Our royal correspondent, Dave Kellaway, draws a couple of lessons from the current fuss about a recipient of public money the right adores.
“I think she writes great books, but I think what she’s said about Kate Middleton is completely misguided and completely wrong. “What I’ve seen of Princess Kate at public events, at the Olympics and elsewhere is this is someone who’s bright, who’s engaging, who’s a fantastic ambassador for Britain. We should be proud of that, rather than make these rather misguided remarks.”
“These are pretty offensive remarks. I don’t agree with them. Kate Middleton is doing a brilliant job in a difficult role. She’s a huge asset to the country. She deserves our support.”
“Kate does a fantastic job for the country but he hasn’t read the article so he doesn’t want to comment on it.”
“Hilary Mantel did not attack K. Middleton. She offered feminist critique of monarchism.”
“BBC News devoted a discussion to whether a pregnant woman could safely put on a turn of speed while wearing high heels. It is sad to think that intelligent people could devote themselves to this topic with earnest furrowings of the brow, but that’s what discourse about royals comes to : a compulsion to comment, a discourse empty of content, mouthed rather than spoken”
“an astonishing and venomous attack”
Before reading further see if you can do our quiz.
Match the above statements to the following people: a) Hilary Mantel, b) Nick Clegg, c) David Cameron, d) Beatrix Campbell and e) Daily Mail f) Ed Miliband. Answers below.
A two week old speech by Booker prize winner Hilary Mantel has caused an uproar in the press and provoked reaction from many politicians. The author of the Wolf Hall and Bring up the Bodies about the Tudor politician Thomas Cromwell probably underestimated the cretinous and kneejerk expressions of monarchism that her rather cerebral talk to the left-leaning London Review of Books would stir up.
The reaction of Ed Miliband (yes he is statement number 2 – even worse than Clegg!) says all you need to know about New Labour, or should that be One Nation, Labour’s attitude to the monarchy. He accepts the ridiculous argument that Mantel’s relatively mild attack on the media’s construction and continual reproduction of the monarchist narrative… is offensive. Offensive to whom Ed? Surely a lot of Labour’s voters, while not being republican are offended by the gross wealth and privilege of the royal family compared to the experience of the vast majority in austerity Britain. And what is all this about a difficult job? How difficult is it to go around and visit places, say a few positive words, shake some hands and smile. I’m sure we could easily organise an X factor style contest if we really needed somebody to do it. Or perhaps we could all just organise a rota for such a role. Then there is this idea of an ‘asset’ to the ‘country’. Does this mean working people benefit from some sort of economic surplus or growth generated by the royal family? In any case this idea of an undifferentiated country, just like the One Nation rubbish fails to understand that we may live in a defined geographical space but Kate and all the rest of them really do live in another country. Somewhere where people never experience unemployment, job insecurity, hours or benefits cuts and is never likely to eat adulterated processed food or visit a food bank.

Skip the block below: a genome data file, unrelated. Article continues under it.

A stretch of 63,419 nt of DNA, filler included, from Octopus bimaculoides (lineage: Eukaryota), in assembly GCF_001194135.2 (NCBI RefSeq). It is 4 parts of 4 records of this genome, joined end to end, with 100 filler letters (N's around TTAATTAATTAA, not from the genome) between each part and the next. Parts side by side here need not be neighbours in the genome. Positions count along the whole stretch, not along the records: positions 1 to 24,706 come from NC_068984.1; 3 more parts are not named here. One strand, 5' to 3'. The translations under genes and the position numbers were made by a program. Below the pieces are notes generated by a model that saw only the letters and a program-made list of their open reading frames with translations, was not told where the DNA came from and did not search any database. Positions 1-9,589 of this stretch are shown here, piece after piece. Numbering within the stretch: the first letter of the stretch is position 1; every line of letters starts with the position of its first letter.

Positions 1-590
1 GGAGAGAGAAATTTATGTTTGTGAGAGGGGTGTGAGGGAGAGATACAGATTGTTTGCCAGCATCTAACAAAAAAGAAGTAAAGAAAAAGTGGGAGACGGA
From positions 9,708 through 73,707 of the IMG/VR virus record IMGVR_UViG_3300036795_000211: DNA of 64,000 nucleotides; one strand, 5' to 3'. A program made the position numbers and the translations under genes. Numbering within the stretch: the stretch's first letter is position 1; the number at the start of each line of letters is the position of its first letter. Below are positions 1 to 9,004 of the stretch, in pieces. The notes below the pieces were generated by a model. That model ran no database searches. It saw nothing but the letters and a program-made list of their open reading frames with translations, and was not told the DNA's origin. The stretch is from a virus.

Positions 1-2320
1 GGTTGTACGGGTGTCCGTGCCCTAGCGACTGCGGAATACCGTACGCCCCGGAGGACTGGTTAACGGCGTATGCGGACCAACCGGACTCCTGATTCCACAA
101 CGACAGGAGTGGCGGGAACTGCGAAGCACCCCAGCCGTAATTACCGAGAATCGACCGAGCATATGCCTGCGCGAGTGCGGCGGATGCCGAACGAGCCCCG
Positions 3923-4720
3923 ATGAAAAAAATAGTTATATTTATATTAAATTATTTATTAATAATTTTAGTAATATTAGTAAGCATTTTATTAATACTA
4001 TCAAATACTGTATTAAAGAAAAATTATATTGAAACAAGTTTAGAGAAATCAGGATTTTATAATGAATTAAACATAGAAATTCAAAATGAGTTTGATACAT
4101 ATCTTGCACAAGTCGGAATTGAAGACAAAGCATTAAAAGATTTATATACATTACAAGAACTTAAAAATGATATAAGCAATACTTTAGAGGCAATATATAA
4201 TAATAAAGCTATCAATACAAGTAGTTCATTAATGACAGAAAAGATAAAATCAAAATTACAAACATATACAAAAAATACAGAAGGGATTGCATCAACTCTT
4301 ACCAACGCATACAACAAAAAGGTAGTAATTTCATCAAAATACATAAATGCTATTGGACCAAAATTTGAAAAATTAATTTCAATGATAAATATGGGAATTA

If you take a look at the Mantel article (at http://www.lrb.co.uk/v35/n04/hilary-mantel/royal-bodies ) she does not even come out against the monarchy but merely wonders aloud whether it is a ‘suitable institution for a grown up nation’. Her main focus is on the relationship of the press and us all to the monarchy and how it has been reprogrammed in modern times to provide ongoing entertainment which can veer from the sycophantic (Diana) to the vitriolic (some criticism of Harry or Camilla). It is also true, as Bea Campbell points out, that the media presentation of Kate Middleton does undermine feminist ideas as the emphasis is so much on her appearance and as a future mother. At a time when the austerity offensive is particularly hard for women the championing of traditional roles where women have to hold together the family at home can weaken the possibility of building a fightback.
Clearly the monarchy does fulfil a very useful role in reproducing capitalist hegemony. Its very nature says conservatism, continuity and stability. The soap opera gives a false sense of a family that is synonymous with ideas of nationhood. Links with the military are embodied physically with Harry and William doing a form of ‘controlled’ active service in Afghanistan and elsewhere. In a crisis that threatened capitalist power itself the ‘firm’ could be a useful recourse, standing apparently over and above the sordid ground of politics, representing the ‘interests’ of the nation. Indeed the formal powers of the monarchy include the right to dissolve parliament and to command the army. None of this is alluded to in Mantel’s piece. For socialists it may not be a period where the priority is to raise the issue of the monarchy but recognising its pernicious role and the need to discuss it in terms of programme and strategy is important.
Answers: 1. David Cameron 2. Ed Miliband 3. Nick Clegg 4. Beatrix Campbell 5. Hilary Mantel 6.Daily Mail